Babesiosis: an emerging zoonotic disease transmitted by tick bite

Bebesiosis is an emerging zoonotic disease caused by entraerythrocytic parasites of Babesia genus that is spread by ticks, which may also be transmitted through blood transfusion.

By Arzoo Ashraf

Babesiosis is among the most frequent illnesses in free-living livestock globally, with cattle, rodents and carnivores being the most susceptible upto 60%. Investigation in infected region detect B. microti was the predominant species in people infected with Babesiosis and it has increase public-health threat. Tick-borne illnesses are most common between April and October, when the weather is warmer and ticks are more active, as well as when people spend more time in tick-infested regions.

Epidemiology

In United State (136cases in New York between 1970 to 1991 and 160cases between 1969 and 1998) are reported with 3-8% prevalence. Only 29 cases reported with 42% mortality of infection in Europe. All babesial pathogens and those strongly linked to the genus Theileria are spread by ixodid ticks via blood transfusion and reproduce in the vertebrate host’s red blood cells, which are referred to as Prioplasms because of their pear shape. Ixodes ricinus, the tick that transmits B. divergens to humans, has a three-year life cycle, with larvae in the first year, nymphs in the second, and adults in the third. Ixodes ricinus is also the vector for the Lyme disease spirochete in Europe. Due to temperature elevation ticks become more active, cause a high incidence of B divergens infections, so there will be more chance of infection in those people who frequently closed to cattle.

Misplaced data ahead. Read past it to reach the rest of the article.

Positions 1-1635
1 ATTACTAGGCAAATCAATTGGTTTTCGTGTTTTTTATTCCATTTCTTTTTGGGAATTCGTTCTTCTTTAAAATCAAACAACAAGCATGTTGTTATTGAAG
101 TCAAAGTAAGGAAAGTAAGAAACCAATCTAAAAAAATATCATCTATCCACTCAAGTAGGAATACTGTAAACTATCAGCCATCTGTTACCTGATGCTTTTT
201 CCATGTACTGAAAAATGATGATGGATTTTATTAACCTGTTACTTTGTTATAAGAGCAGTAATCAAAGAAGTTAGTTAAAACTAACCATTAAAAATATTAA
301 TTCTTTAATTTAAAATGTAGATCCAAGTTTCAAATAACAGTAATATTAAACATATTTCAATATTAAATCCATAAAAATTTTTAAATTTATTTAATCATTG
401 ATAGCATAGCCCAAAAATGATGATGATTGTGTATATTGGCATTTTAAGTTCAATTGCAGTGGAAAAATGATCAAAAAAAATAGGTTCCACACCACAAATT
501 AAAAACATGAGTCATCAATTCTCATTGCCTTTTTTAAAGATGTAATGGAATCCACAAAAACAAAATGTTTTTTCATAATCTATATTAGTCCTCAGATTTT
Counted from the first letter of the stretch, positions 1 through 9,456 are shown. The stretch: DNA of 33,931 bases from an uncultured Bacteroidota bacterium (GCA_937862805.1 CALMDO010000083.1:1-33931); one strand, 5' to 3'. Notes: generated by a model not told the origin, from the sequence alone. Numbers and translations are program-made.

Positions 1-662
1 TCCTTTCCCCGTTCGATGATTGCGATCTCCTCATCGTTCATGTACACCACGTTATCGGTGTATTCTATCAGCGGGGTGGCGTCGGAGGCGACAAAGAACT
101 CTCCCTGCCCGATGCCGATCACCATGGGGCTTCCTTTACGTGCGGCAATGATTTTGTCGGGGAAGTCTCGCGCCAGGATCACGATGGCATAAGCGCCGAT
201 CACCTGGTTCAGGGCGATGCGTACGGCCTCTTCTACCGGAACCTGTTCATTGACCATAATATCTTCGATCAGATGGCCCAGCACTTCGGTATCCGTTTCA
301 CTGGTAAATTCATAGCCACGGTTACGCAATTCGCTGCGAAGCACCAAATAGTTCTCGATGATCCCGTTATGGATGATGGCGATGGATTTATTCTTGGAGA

Vector lifecycle and transmission

Members of the Ixodidae family are the only proven vectors of Babesia parasites, and their function in B. microti transmission has been thoroughly established. To grow to the next stage, both the larva and nymph stages require a blood meal from their rodent hosts, while adults typically feed on deer as a permanent food supply. Recently hatched larval stages eat a blood meal from their vertebrate host at the end of the summer, which is when they first pick up parasites if the host is infected. During the winter, when the ticks are dormant, the parasites pass through the intestinal epithelium and migrate to the salivary glands, where they moult into nymph stages. In order for these parasites to form active sporozoites once the ticks feed again, they need some activation from warm-blooded hosts. In order to prepare for their transformation into adults, the nymph stages must eat again the next summer, enabling them to spread parasites into the vertebrate host. The zoonotic infection of the human host occurs at this stage of tick maturation.

Clinical presentation